Many Virtual Assistants find themselves, at one time or another, looking around for various types of training to help them enhance their businesses.

If you have taken any training courses or programs... have you been a good student?

There are many ways that you can evaluate yourself as a student:

1. Is the timing right? When you decide to take a course, is it something that you will be able to implement in your business right away? If not, the timing is probably not right for you to take the course at this time. The material and lessons that you will come away from the course with need to be brought into your business immediately in order to be effective. If you have taken a course in something that you haven't put to use yet, you have probably wasted your money and your time.

2. Do you consider how you will implement the program into your business? This is probably the most important piece of considering whether to take a course or not. You need to be able to see where this piece of training will fit into your business, and how you will use the information you will gain from the class. If you are taking a class that teaches you a skill (ie ecommerce), what is your plan to bring that service offering on board in your business? How will you gain the experience to offer this as a service to clients?

3. Do you actively take part? If the course has live classes, or if it has Question & Answer time, do you join in, or do you tune in to replays of the calls on your own? Most classes that are set up with live calls are set up that way so that you have interaction in the program. If you were just required to listen to audios and do homework, you could purchase a self-study (or home study) program. If a class is being held live, you should try to attend the live classes as much as possible. This also keeps you accountable to be 'in class' at a certain time to ensure that you don't fall behind in the lessons.

4. Do you do the homework? Many training programs have homework lessons that you are supposed to work on between lessons, so that you can practice the lessons, and follow up with the instructor for any questions you have. If you don't do the homework assignments, you may not realize what you don't understand until the class is over (and then you won't have the opportunity to ask questions). Doing the homework during the program also helps to reinforce the concepts you have just learned, and that information usually gets built upon in the next lesson. If you don't do the homework, you can fall behind faster.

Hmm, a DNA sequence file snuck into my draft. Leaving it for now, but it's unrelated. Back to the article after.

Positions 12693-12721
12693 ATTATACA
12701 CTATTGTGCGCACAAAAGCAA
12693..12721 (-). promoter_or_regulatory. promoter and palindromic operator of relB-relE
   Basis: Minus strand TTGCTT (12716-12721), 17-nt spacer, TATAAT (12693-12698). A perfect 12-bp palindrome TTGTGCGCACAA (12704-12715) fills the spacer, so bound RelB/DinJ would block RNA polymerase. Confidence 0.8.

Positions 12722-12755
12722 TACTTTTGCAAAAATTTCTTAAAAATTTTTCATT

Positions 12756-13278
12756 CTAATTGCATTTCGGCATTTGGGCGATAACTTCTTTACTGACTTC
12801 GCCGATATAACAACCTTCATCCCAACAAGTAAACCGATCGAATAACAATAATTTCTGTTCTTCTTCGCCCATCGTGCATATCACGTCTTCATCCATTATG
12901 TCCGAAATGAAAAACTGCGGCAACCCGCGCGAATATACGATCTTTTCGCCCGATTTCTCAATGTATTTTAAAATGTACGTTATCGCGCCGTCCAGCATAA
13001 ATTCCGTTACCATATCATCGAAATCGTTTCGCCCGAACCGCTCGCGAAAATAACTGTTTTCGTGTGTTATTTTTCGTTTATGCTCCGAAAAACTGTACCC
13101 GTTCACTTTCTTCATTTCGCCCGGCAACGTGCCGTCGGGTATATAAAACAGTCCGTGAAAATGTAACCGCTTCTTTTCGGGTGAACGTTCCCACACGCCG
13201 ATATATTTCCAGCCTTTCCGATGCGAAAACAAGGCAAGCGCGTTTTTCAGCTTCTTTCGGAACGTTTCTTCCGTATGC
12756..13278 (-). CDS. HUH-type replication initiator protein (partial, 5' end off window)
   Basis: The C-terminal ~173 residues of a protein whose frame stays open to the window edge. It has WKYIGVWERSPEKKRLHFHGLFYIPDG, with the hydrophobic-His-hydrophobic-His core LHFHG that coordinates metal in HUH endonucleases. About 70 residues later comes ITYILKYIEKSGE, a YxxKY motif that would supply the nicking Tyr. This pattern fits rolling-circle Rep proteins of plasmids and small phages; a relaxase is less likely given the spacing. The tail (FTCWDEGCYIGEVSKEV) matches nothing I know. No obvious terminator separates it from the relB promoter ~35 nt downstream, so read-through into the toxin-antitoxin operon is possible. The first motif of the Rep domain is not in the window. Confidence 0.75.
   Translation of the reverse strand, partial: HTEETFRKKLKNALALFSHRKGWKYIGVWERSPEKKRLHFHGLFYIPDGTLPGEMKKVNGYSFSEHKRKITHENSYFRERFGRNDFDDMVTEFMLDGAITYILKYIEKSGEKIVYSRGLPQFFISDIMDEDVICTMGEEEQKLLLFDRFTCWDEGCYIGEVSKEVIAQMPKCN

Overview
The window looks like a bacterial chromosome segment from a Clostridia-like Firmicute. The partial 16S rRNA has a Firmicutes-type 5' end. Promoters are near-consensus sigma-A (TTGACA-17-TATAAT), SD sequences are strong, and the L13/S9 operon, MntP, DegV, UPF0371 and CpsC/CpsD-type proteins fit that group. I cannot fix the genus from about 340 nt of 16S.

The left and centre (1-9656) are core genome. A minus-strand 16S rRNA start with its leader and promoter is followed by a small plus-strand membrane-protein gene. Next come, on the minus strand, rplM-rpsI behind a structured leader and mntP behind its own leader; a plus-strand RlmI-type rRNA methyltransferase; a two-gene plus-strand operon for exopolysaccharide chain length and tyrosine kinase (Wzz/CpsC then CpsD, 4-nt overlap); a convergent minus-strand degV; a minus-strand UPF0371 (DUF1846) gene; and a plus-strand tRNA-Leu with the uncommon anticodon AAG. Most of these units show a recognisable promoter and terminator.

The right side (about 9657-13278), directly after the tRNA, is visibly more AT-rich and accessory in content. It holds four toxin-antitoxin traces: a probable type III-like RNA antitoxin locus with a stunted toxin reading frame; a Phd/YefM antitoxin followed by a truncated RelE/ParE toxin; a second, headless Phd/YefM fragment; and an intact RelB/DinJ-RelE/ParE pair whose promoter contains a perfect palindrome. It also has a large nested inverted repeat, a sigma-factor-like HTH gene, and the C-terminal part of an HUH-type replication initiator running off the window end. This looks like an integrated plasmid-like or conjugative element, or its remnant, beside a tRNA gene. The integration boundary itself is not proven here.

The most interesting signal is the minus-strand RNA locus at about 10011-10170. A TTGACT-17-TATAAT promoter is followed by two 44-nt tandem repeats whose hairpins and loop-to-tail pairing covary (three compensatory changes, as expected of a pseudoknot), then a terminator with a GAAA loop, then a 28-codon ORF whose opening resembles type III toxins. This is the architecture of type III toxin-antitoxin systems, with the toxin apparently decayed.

5. If you purchase a home study, do you set up a schedule for your own classes? If you pick up a self-study program, do you set up a calendar for each lesson, with time in between to do homework assignments? If you purchase a self-study program that has 8 lessons, and is intended to be completed over 8 weeks, you should schedule it in your calendar accordingly so that you are progressing through the course at that pace. I have heard of many people who have taken six months to complete self-study courses because they don't have the right discipline. You will lose momentum by stretching out the learning for so long. Complete the program in the time it's supposed to be completed in, and you will reap more benefits from its content.

6. Are you a serial 'free class' attendee? I know many people who attend every free class they can, in the hopes of learning everything they can from free calls (I have attended probably close to 100, so I get it!), but it is important to note that these free classes, although they often provide good information, are usually just a very small piece of the puzzle. The person holding the free class generally offers more in-depth paid programs that will give you the entire formula of whatever they are teaching. So, attend free classes to check out someone's teaching style, but don't rely on them to learn all you need to know.

There are so many different courses that you can find on the internet... there are strategy classes, how to classes, and so many more. So, be a good student. Do your research to see what is going to fit with your business (or the direction you want your business to go in), and make the decision to implement that information into your business at the earliest opportunity.

Being a good student means knowing what training you need at any given time (and what can wait for another time), and knowing how to implement that new knowledge into your business to enhance it.

Author's Bio: 

Tracey D'Aviero is a successful Virtual Assistant as well as a VA coach and mentor. She helps new and aspiring Virtual Assistants build solid foundations for their businesses by teaching them how to put procedures and plans in place for success and growth. Pick up a copy of Tracey's free ebook "3 Way To Get The Clients You Want!" at